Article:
DCR Breaking News🚨: House Democrats pass Biden’s $1.9 trillion relief plan.☕☕☕

Breaking News- Dream’s Chronicles Reloaded ™- Washington D.C- Ayyyeee… What’s Goodie Everyone. So I got some major tea and it involves House Democrats passing a new Stimulus Package.

The House of Representatives approved President Joe Biden’s $1.9 trillion stimulus plan early Saturday morning and sent it to the Senate, as Democrats defied united GOP opposition to advance the massive relief package aimed at stabilizing the economy and boosting coronavirus vaccinations and testing. The legislation, Biden’s first major agenda item, passed 219-212. Republicans unanimously opposed the bill, a strikingly partisan outcome just a month after the new president was inaugurated with calls for bipartisanship and unity. All but two Democrats voted in favor.

The action in the House came after the Senate parliamentarian ruled that the $15 minimum wage in the legislation is not permitted under Senate rules. House Democrats included it anyway, and it’s not clear how the issue will get resolved.The vote closed little after 2 a.m. Saturday after a long day of debate, with Republicans repeatedly decrying the legislation as a partisan boondoggle and Democrats defending it as much needed relief.

The relief bill would provide $1,400 stimulus payments to tens of millions of American households; extend enhanced federal unemployment benefits through August; provide $350 billion in aid to states, cities, U.S. territories and tribal governments; and boost funding for vaccine distribution and coronavirus testing among myriad other measures, such as nutritional assistance, housing aid and money for schools.

Thursday, the Senate’s parliamentarian ruled the wage hike as written could not proceed under reconciliation, the budgetary maneuver Democrats are using to pass the stimulus bill through the Senate without GOP votes.

Congressional Republicans argued throughout hours of debate Friday and early Saturday that Biden’s stimulus is poorly targeted and too expensive, and that it includes measures unrelated to the pandemic. Congress approved some $4 trillion to fight the pandemic last year, including $900 billion in December, and Republicans said that is more than enough, especially in light of signs the economy is improving. “This isn’t a relief bill. It takes care of Democrats’ political allies while it fails to deliver for American families,” said House Minority Leader Kevin McCarthy (R.CA.). “We already know what is the best stimulus plan out there: It is to fully reopen our economy. To do that, we need our economy to go back to work, back to school and back to health.”Democrats, argued that more financial assistance is sorely needed for families, and more money should be directed to boost vaccine development and production and help the health-care system days after the country reached the grim milestone of 500,000 covid deaths.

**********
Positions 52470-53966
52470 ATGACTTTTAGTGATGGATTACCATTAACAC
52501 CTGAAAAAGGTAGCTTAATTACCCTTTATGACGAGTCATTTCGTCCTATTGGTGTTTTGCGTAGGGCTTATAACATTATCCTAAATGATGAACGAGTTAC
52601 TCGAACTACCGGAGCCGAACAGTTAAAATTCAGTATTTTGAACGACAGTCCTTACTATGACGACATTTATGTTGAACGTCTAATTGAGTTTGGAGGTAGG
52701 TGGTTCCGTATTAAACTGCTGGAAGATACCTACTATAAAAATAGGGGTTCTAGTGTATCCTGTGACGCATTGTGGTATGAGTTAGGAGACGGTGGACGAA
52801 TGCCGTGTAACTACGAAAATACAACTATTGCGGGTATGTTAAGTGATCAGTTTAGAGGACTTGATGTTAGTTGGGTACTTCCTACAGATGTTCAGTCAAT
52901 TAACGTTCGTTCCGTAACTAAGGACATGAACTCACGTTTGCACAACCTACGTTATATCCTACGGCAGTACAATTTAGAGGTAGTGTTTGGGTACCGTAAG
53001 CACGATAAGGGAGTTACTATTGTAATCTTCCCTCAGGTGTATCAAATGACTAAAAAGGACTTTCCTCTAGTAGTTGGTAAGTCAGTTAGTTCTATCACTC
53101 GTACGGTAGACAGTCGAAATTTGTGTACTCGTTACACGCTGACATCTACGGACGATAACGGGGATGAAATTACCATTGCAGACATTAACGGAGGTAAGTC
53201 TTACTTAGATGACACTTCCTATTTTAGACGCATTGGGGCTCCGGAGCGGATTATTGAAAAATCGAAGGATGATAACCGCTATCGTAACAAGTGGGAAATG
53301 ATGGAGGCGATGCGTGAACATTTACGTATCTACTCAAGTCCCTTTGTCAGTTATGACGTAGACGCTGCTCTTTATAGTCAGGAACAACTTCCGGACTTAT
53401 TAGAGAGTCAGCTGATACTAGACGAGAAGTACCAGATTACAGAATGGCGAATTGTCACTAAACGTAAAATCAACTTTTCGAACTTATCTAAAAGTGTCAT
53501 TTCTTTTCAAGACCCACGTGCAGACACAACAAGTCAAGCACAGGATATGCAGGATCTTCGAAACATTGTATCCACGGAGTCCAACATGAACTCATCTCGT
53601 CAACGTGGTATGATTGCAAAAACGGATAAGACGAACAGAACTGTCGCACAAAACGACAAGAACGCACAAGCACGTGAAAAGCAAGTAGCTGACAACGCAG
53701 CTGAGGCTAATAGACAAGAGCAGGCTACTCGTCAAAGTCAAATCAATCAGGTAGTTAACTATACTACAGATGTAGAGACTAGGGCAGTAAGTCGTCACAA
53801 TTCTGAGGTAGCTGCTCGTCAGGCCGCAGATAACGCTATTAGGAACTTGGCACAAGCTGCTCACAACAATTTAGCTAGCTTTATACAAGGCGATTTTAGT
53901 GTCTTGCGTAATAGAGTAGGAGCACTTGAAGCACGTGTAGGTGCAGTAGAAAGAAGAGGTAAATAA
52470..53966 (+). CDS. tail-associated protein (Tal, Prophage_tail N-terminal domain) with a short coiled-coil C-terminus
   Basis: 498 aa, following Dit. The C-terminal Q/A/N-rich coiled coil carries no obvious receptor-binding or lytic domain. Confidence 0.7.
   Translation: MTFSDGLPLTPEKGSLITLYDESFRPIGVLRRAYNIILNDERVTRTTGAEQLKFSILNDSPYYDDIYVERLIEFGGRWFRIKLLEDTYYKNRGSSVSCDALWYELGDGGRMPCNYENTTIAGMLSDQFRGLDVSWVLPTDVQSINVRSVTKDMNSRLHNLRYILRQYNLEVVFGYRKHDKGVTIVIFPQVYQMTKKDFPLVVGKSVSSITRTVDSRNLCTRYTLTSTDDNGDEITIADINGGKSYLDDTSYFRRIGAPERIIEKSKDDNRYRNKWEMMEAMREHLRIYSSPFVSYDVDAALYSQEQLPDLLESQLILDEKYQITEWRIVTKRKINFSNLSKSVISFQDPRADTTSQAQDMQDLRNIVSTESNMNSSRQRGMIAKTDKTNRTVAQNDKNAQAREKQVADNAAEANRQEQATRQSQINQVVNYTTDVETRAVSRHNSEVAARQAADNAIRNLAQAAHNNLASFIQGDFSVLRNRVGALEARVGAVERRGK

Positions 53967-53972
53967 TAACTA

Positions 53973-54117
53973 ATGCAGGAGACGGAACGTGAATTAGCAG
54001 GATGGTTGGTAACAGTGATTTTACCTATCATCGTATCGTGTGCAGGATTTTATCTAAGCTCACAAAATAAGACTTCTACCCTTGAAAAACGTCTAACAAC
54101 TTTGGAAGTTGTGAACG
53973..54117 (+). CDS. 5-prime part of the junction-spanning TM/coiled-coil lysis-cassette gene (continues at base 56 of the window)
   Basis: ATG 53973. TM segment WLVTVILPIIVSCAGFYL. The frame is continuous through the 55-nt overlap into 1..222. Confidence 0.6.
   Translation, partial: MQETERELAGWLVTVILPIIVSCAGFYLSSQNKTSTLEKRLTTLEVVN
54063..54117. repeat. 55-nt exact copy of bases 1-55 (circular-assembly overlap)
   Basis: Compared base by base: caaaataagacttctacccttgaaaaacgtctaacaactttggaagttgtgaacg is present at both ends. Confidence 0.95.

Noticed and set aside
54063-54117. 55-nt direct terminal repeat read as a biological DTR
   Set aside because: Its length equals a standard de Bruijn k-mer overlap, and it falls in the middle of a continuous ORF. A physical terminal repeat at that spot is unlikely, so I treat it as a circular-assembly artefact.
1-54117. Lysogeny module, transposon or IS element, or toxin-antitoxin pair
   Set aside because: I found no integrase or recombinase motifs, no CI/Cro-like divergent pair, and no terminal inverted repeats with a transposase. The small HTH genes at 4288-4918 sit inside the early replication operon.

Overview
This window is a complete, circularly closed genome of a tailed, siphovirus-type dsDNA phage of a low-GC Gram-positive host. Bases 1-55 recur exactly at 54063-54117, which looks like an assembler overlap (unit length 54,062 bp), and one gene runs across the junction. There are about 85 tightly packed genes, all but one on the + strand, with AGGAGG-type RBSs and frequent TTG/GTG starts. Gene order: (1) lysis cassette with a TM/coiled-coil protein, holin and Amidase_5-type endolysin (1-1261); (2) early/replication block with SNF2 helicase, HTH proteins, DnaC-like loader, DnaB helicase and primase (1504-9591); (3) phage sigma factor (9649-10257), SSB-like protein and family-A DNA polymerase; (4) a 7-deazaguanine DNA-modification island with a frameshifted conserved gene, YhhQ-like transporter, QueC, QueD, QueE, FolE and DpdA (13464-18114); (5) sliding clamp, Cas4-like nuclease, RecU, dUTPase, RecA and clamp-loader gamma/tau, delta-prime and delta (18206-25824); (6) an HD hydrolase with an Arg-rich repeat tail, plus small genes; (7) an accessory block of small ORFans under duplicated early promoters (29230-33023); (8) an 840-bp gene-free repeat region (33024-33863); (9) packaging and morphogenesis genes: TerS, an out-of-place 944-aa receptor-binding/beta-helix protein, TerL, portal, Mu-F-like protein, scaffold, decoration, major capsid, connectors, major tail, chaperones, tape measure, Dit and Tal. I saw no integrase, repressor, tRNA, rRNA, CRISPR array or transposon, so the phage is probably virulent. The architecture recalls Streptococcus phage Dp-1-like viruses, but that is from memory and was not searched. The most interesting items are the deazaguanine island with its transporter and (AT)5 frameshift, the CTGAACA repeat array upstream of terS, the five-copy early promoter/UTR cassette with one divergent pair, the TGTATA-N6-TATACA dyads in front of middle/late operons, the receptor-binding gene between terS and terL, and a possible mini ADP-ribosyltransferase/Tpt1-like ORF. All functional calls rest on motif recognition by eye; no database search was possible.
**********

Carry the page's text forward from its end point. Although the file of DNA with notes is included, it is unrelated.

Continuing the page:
“If you don’t think Congress has more work to do here, then you either don’t get what American families are going through, or you don’t care. I don’t know how else to say it,” said House Budget Committee Chairman John Yarmuth (D.KY.). “Well, we cannot wait, and we aren’t going to wait.”

Biden made efforts at bipartisan outreach after unveiling his proposal, including meeting with a group of 10 Senate Republicans who made a $618 billion counteroffer. He ultimately dismissed their ideas as too meager and made the decision to move forward without GOP support, repeatedly defending his proposal in recent days and challenging critics to tell him: “What would they have me cut?”The two Democrats opposing the legislation Saturday were Kurt Schrader of Oregon and Jared Golden of Maine. Golden has argued that the House should have pursued a stand-alone vote on a vaccine funding bill before turning to larger relief legislation. While House passage of the legislation had been all but assured, the outlook is trickier in the Senate, where moderate Democrats have raised questions about a number of provisions, including the structure of the state and local aid. The Senate is split 50-50 between Democrats and Republicans, so if Republicans remain opposed, Democrats can pass the legislation only if they stay united and Vice President Harris breaks the tie.

The budget reconciliation process allows legislation to pass the Senate with a simple majority vote instead of the 60 votes usually required. But it also contains limitations, prohibiting certain measures that do not affect the federal budget in particular ways. The parliamentarian determined that the minimum wage did not pass that test.
If the Senate passes the bill without the minimum wage increase and sends it back to the House, liberals will have to make peace with supporting it anyway. Raising the minimum wage from its current level of $7.25 an hour was some liberals top priority in the bill, and they were irate over the parliamentarian’s decision. Some called on Schumer to try to overturn it or move to eliminate the filibuster, the 60-vote threshold that protects minority rights in the Senate.

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